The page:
After surgery and the with their treating Surgeons approval, care coordinators and clinicians from Remedy Healthcare work closely with individuals to achieve their defined rehabilitation goals. Clinical outcomes are assessed using validated measures and satisfaction surveys.

A study conducted by Stolee et al., 2014 shows that home rehabilitation is equal or superior to hospital-based rehabilitation when it comes to patient satisfaction.

With more healthcare providers and insurers seeking new and more cost-effective models of service delivery, the future of healthcare is changing. Rehabilitation at home is clearly a viable alternative to in-patient services and offers a promising route to less costly care. And with the ever-increasing pressures on our healthcare system, that can only be a good thing.

Please call 1300 224 334 to arrange a time to catch up to discuss how Remedy Healthcare may be able to partner with you to compliment your health and wellbeing initiatives.


1. Naylor, J. (2018). Most private patients are wasting money on costly rehab after major knee surgery. [online] The Conversation. Available at: http://theconversation.com/most-private-patients-are-wasting-money-on-costly-rehab-after-major-knee-surgery-83958 [Accessed 17 Apr. 2018].
2. Buhagiar MA, Naylor JM, Harris IA, et al. Effect of inpatient rehabilitation v.s a monitored home-based program on mobility in patients with total knee arthroplasty: The HIHO randomized clinical trial. JAMA. 2017;317(10):1037–1046. doi:10.1001/jama.2017.1224
3. Fleischman, A., Austin, M., Purtill, J., Parvizi, J. and Hozack, W. (2018). Patients Living Alone Can Be Safely Discharged Directly Home After Total Joint Arthroplasty. The Journal of Bone and Joint Surgery, 100(2), pp.99-106.
4. Stolee, P., Lim, S., Wilson, L. and Glenny, C. (2011). Inpatient versus home-based rehabilitation for older adults with musculoskeletal disorders: a systematic review. Clinical Rehabilitation, 26(5), pp.387-402.

Read the full journal article Effect of inpatient rehabilitation v.s a monitored home-based program on mobility in patients with total knee arthroplasty: The HIHO randomised clinical trial.

Find out more about Remedy Healthcare’s Rehabilitation at Home program

Read More
26/04/2018

Does improved employee health result in improved wellbeing, performance and productivity?

Does a healthy workplace culture really lead to improved employee wellbeing, performance and productivity – and ultimately business success?

A collaborative research project was undertaken between Australian Unity, Remedy Healthcare and Towers Watson which provided some interesting insights to this question. The Wellbeing for Performance Report1 revealed that, largely the answer is, yes. They also provide some interesting insights into whether employees actively engage with employer-initiated wellbeing programs.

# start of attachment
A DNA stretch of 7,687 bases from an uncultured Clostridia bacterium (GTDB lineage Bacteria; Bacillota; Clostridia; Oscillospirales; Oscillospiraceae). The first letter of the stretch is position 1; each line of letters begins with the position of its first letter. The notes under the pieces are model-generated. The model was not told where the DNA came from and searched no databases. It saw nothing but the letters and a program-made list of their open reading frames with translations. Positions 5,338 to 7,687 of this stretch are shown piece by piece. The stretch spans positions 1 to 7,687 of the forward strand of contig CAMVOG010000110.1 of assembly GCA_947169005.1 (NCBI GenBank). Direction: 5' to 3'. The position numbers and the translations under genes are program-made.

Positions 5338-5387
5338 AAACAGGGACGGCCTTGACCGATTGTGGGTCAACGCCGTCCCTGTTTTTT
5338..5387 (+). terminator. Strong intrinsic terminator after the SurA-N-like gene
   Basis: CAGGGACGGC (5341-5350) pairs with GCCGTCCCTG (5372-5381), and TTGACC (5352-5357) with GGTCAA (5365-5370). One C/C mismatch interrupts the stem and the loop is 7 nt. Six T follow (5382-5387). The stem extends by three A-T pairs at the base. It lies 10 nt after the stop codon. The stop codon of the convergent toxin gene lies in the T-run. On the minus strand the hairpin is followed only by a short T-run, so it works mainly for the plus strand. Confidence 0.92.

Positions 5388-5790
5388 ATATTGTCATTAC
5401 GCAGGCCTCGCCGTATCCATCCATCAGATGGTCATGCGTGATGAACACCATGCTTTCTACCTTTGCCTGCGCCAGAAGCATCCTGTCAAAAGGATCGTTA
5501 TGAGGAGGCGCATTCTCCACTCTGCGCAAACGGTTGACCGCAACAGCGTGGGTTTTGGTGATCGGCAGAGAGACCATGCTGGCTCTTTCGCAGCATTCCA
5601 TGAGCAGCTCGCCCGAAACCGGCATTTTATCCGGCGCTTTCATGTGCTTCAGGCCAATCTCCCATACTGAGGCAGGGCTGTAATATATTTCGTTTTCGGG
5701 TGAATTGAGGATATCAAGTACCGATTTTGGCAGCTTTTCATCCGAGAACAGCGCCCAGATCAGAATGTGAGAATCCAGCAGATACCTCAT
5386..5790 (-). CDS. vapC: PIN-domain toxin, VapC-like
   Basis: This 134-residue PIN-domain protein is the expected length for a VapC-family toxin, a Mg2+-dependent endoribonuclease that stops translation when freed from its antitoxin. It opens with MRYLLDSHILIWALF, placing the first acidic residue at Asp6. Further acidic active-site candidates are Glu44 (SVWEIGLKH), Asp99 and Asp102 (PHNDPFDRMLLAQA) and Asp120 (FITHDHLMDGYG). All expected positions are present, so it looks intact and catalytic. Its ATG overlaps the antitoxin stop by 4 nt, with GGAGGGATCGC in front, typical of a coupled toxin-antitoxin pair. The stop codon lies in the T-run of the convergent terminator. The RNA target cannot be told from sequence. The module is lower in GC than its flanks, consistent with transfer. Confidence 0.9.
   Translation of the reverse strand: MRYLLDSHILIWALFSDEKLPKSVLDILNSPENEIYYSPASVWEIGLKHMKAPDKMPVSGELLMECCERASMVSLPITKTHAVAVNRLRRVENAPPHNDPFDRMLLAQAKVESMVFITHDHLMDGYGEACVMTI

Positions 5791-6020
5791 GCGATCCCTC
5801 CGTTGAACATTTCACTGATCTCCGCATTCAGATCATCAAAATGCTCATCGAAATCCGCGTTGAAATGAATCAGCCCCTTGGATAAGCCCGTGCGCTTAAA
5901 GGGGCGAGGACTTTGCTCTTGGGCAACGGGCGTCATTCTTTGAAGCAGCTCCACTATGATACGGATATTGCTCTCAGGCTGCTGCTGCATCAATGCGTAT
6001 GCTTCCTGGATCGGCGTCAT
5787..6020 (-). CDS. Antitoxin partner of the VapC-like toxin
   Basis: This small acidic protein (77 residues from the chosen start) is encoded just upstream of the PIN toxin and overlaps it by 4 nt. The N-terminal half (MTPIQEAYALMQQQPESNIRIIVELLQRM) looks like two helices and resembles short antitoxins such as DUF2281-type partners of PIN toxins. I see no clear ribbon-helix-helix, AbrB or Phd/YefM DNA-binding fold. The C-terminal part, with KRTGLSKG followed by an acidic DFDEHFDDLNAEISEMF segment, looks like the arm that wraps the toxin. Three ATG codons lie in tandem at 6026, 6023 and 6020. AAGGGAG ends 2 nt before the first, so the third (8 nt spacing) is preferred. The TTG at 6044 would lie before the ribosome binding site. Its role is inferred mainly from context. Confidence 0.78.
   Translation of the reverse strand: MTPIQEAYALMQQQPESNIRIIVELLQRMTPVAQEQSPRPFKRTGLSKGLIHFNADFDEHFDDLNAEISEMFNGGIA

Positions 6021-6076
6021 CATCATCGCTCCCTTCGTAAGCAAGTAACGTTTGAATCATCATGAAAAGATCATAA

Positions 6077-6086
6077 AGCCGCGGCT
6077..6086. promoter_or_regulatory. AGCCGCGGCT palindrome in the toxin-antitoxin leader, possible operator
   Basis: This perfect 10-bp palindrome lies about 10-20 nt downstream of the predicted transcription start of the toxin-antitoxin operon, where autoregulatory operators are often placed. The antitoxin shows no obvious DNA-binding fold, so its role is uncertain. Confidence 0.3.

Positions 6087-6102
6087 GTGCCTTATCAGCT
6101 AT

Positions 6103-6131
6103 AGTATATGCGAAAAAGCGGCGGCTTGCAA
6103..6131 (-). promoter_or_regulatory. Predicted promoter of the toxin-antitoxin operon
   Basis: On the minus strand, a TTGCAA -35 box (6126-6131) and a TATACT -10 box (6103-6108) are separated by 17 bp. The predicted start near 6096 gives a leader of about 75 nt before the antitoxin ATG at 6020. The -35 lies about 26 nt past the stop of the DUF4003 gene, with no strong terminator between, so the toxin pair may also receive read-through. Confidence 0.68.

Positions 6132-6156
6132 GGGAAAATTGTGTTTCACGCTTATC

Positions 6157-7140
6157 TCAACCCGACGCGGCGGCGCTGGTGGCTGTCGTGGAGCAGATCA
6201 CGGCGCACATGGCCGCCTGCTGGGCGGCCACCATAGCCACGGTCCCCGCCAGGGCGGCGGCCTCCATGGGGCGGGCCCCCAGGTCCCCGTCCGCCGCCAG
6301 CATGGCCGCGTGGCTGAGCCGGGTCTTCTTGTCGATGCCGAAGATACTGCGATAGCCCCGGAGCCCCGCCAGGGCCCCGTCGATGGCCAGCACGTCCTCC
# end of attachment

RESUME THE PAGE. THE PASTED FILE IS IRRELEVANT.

There are several key findings from the study that support the hypothesis that healthier employees feel better, perform better and are more productive than those who are less healthy.

In early 2013, baseline results were obtained by assessing the study group of 461 employees from Australian Unity for their levels of health, happiness and productivity. The methods used included an onsite Health Risk Assessment (HRA) and an engagement study that measured the levels of sustainable engagement, self-reported productivity and cultural factors that are known to support a healthy and productive workplace. Payroll data was also used to capture more objective measures of performance and productivity.

Over approximately three years, the ongoing health status of the employees was measured and compared to baseline measurements. Participating employees were divided into four different groups – three study groups (high risk intervention, high risk control and low health risk control) and one non-study control group, or company norm.

A random selection of employees at high health risk were given the chance to participate in a health coaching program designed by Remedy to improve their health (the intervention group). All other employees in the study did not have access to health coaching but were offered support through the company’s wellbeing program.

The data collected was used to examine whether improving employees’ health also resulted in higher levels of employee wellbeing, performance and productivity.

One of the key findings was that “Two-thirds of those at high risk for disease showed a decrease in their number of risks at 6-month re-test.”

The study also found that “High health risk employees that participated in a targeted health improvement program showed a reduction in their risk of developing type 2 diabetes over a 6-month period.”